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HE print of the Statue of Venus, which was intended to have been prefixed to the Sixth Volume of these Tranfactions, but which, from unavoidable accidents, was then omitted, being now finished, is placed as a Frontispiece to this book, and cannot fail of being highly acceptable to the Members of the Society, and to the Public in general.

The Papers inferted in the following fheets are arranged, as has been practised in the foregoing Volumes, under those heads into which the bufinefs of the Society is divided; and in the clafs of Agriculture it will be feen, that fome Gentlemen of great A 2 property,

property, and of the firft repute for learning and attention to matters of utility, are employed in raising Timber on the wild and hitherto barren hills of Weftmoreland and Staffordshire. The benefit the Nation must derive from fuch spirited conduct and well-directed improvement is evident to the meaneft capacity; and it is hoped fuch laudable examples will be extensively followed through the kingdom. Some Letters will also be found, fhowing the particular advantages of the Wood of the Spanish Chefnut and Larch: these are annexed as an incitement to the culture of those useful trees.

A Paper on the comparative advantage of the Drill and Broad-caft method in the culture of Grain will be found under this head, communicated by a Gentleman, whose Letters, inferted in a former Volume, have been read with much pleasure, and whose Obfervations in the following pages will tend to establish a fact of the highest importance to Agriculture.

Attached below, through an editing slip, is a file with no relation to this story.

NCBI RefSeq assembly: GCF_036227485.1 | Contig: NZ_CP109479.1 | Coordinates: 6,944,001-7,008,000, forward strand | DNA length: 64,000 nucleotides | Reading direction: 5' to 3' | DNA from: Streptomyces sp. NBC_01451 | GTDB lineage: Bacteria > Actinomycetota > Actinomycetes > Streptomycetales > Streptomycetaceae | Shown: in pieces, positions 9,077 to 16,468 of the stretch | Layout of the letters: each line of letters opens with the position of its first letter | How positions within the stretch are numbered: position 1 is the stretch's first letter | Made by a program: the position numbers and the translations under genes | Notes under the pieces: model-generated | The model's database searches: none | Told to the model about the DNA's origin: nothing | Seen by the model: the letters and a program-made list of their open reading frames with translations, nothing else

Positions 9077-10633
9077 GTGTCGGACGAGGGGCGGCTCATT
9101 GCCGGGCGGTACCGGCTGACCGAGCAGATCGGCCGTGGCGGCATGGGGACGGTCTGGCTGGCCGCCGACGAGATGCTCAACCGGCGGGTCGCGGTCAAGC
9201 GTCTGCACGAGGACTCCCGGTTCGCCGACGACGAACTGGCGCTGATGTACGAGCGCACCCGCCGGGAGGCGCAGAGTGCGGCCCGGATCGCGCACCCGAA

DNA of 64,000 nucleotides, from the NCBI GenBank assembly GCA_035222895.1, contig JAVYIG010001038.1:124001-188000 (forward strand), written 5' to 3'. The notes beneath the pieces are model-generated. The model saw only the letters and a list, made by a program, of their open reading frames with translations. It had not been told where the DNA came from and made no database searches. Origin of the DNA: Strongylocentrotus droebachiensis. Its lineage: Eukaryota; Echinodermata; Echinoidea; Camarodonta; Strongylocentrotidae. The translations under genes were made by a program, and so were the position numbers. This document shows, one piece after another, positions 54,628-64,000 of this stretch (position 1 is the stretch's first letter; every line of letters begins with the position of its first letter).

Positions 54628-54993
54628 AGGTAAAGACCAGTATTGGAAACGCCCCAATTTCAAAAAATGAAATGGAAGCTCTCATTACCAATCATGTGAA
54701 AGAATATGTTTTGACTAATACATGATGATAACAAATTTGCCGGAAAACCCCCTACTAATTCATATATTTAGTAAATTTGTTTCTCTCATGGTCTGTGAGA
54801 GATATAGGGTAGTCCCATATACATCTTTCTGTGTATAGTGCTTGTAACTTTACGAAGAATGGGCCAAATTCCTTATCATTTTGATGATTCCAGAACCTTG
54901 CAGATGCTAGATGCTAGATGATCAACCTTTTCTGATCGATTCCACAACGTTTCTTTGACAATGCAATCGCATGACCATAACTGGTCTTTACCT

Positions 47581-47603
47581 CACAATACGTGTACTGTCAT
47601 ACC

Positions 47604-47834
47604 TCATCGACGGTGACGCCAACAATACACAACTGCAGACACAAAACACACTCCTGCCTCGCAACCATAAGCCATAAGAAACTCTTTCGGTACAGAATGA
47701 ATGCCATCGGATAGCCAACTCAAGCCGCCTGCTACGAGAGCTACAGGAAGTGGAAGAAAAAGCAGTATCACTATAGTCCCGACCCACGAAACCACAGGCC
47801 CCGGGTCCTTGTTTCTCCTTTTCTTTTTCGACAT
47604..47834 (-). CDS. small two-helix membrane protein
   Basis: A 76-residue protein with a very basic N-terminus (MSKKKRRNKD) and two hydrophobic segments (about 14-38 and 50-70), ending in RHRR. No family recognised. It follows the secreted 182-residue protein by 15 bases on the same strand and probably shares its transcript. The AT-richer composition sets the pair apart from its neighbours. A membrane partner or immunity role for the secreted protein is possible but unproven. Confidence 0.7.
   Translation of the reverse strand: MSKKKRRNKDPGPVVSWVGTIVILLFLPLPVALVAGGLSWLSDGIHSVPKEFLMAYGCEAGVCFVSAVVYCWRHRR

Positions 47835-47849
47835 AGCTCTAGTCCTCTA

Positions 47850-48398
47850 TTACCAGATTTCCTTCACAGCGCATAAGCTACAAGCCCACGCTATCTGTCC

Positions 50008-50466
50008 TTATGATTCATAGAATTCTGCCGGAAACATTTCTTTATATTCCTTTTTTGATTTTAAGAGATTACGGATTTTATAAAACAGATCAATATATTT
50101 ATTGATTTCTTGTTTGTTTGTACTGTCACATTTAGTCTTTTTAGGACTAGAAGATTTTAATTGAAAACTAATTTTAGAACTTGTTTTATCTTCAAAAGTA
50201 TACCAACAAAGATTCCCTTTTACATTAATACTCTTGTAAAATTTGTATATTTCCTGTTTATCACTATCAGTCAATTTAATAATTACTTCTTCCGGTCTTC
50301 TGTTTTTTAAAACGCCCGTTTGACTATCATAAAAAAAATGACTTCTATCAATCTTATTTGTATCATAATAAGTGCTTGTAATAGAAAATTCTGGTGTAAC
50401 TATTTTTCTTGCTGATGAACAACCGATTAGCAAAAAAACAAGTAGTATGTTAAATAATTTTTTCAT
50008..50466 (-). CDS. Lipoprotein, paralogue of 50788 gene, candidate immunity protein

A Noble

A Nobleman, whofe account of his Plantations in Scotland, inferted in the Sixth Volume of these Transactions, has been fo well received, has now favoured the Society with fome useful Obfervations and Trials, made to afcertain what kind of Food for Cattle and Sheep can be cultivated to the best advantage. It is a pleafing circumstance, to find that Persons of high rank and affluent fortune are applying their time and attention to matters of fuch importance and utility.

Every traveller obferves, that the quantity of Waste-Lands in this kingdom is a difgrace to the Country. The Improvement therefore of Wafte-Moors has long been an object of the Society's attention; and two Papers in this Volume will fhow, that at length fuch Improvements are advancing to the great benefit of the Nation, and that the rewards offered by the Society will in time have the defired effect.

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Schools have been established in different parts of Europe, wherein the Dif orders of Sheep, Cattle, and Horfes, are particularly attended to; and perhaps few things would be of more public advantage, than the ascertaining with precision the nature of the Diseases to which Animals fo ufeful to Man are liable, and thereby deducing a rational method of Cure. On this fubject two Papers will be found in this Volume, which, it is hoped, will induce other Gentlemen to follow the examples now fet before them, and apply their attention and abilities to fo useful and humane a purpose.

The Discovery of any Subftance not ufually applied as a Manure to land, but which will answer that purpose, is an important object to the Farmer; and there is reafon to think, that the Letter on the use of the River Conferva may prove of confiderable advantage.

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